Oil prices rose week-on-week rebounding from lows near $70 to above $75 a barrel on 4 February on concerns that values fell too much in January.

The US’ benchmark March West Texas Intermediate (WTI) contract was trading at $76.10 a barrel on 4 February, up $3.50 from a week before when it was hit $72.60 a barrel (MEED 31:1:2010).

In Europe, the benchmark March Brent contract was trading at $75.10 a barrel, up $1.20 from $73.90 a week before.

The last price for the average Opec contract was $75.14 on 3 February, up $3.27 from $71.87 a week before.

The rebound in prices came as traders decided that values had fallen too low after two weeks of falls, according to analysts at Barclays Capital, the investment arm of the UK bank.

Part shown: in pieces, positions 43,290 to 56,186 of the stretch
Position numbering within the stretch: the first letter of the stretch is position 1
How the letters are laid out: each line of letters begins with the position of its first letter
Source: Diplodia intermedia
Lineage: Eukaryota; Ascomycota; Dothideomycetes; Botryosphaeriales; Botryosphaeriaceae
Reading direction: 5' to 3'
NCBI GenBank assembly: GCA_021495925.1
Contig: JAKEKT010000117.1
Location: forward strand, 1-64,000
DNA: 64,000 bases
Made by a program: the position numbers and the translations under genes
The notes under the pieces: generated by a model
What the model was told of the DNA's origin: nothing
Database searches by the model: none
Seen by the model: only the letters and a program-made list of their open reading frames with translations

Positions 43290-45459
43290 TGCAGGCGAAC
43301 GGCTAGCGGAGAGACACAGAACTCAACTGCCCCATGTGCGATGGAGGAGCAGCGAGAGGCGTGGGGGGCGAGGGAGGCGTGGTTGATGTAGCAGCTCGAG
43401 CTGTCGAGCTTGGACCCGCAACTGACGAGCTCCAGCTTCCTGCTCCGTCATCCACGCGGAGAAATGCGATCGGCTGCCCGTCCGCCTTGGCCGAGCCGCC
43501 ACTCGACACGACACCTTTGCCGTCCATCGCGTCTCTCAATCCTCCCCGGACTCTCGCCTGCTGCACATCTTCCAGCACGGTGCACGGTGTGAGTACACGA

“Prices were probably a bit too low last week,” says Amrita Sen, an analyst at Barclays.

Prices did not fall on corresponding data showing that demand was weakening, Sen says. Although crude oil stocks have increased in the US in recent weeks, inventories of consumer petroleum products like motor gasoline have fallen, showing that demand is increasing.

Crude oil stocks grew 2.3 million barrels to 329 million barrels in the week ended 29 January, the US’ Energy Information Administration said in a 3 February report. However, gasoline inventories fell 1.3 million barrels to 228.1 million barrels.